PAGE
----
We have lots of Muslims living in Germany (mostly Turkish), in fact in Berlin (my home town) Islam is the second biggest religion right after the Lutherans, but ahead of the Roman Catholics. We had problems with the first and second generation of Turkish immigrants (who often came from rural, backward, uneducated, feudal Turkey, after all the factories and builders recruiting the Turks during the 60s and early 70s wanted labourers to do the dirty jobs Germans didn´t want to do anymore, not PHDs, most of the loaders at CGN
are Turkish). When they had children here, they went to regular school, but there was trouble between religious parents and esp. the girls, once they reached their teens. There were stories about forced marriages, killings and fights (e.g. a German teenage boy, who dared to date a Turkish girl (and many Turkish women a very pretty), being beaten up by her brothers and herself sometimes killed if she lost virginity, for protecting the "honour of the family"). Nowadays, with the fourth generation in the making, these stories are getting rare.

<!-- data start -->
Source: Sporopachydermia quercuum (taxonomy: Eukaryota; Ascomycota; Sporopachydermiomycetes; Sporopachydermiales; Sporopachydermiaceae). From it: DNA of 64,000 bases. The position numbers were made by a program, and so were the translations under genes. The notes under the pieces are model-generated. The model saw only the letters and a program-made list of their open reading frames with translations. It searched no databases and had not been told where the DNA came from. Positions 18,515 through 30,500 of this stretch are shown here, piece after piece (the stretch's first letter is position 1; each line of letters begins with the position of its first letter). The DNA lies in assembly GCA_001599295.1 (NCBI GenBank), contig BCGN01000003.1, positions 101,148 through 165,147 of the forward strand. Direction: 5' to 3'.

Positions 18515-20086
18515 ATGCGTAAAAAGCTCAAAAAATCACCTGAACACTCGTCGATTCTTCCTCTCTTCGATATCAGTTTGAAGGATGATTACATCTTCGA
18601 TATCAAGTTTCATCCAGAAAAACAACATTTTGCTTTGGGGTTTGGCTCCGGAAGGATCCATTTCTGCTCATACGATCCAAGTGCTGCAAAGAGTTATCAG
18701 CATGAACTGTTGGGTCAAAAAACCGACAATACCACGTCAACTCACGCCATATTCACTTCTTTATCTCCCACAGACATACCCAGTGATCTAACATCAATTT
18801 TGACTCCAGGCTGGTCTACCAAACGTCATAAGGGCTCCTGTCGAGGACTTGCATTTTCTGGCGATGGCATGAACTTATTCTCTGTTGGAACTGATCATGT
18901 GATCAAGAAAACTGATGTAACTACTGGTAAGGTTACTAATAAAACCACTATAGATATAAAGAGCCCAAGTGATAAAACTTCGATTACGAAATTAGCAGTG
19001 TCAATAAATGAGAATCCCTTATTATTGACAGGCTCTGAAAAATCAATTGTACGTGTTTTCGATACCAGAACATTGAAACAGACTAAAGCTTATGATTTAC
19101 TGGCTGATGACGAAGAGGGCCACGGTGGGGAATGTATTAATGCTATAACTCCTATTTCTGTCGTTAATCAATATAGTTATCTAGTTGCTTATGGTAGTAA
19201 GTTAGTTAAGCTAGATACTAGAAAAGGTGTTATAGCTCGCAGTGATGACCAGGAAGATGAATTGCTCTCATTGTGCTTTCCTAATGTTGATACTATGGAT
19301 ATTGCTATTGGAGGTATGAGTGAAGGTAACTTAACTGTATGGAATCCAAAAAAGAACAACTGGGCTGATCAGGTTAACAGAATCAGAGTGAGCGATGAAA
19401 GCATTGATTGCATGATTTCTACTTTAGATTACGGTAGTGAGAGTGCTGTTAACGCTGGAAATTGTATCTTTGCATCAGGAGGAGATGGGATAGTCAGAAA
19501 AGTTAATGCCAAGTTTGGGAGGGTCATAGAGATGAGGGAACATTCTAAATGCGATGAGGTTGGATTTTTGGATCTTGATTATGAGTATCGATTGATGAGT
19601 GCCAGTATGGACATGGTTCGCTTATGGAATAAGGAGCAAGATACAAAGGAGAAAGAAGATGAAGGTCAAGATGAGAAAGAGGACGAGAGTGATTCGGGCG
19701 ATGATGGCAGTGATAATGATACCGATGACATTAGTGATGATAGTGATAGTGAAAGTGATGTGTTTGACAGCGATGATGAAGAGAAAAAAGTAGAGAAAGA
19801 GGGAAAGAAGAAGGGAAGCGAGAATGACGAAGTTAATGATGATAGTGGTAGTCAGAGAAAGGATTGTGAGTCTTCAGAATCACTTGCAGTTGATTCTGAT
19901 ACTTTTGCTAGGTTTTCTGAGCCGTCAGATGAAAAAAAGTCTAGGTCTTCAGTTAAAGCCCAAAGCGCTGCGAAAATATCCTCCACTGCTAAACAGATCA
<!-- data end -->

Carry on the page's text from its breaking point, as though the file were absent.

Another thing is that Islam doesn´t have a central doctrine and control concerning the interpretation of the Quran as e.g. the Roman Catholic church. There are lots of different Muslim groups, some of them hating each other´s guts (Al Qaeda as Wahabites, a very fundamentalist Sunni branch, mainly based in Saudi Arabia versus the Shi´ite Muslims from Iran. They consider each other as heretics, very similar to the Protestants and Catholics during the 15th century in Europe). Osama Bin Laden might have hoped to unite ALL
Muslims under his leadership, but this will never happen. Also mainstream Islam in Turkey, Bosnia or Indonesia is completely different from the Islam preached in Saudi Arabia or Afghanistan.
For myself I like the interpretation of the Alevits, a branch of the Shi´a Muslims, found mainly in Turkey and Syria.
For them religion is a private matter, they don´t even built mosques, and since you don´t have to show your religion, just to live it, women usualy don´t wear the hijab (I talked to several members of this branch) and are getting the same education as the men. Since they believe in religion as a personal matter they are also strictly in favour of seperation of religion and government.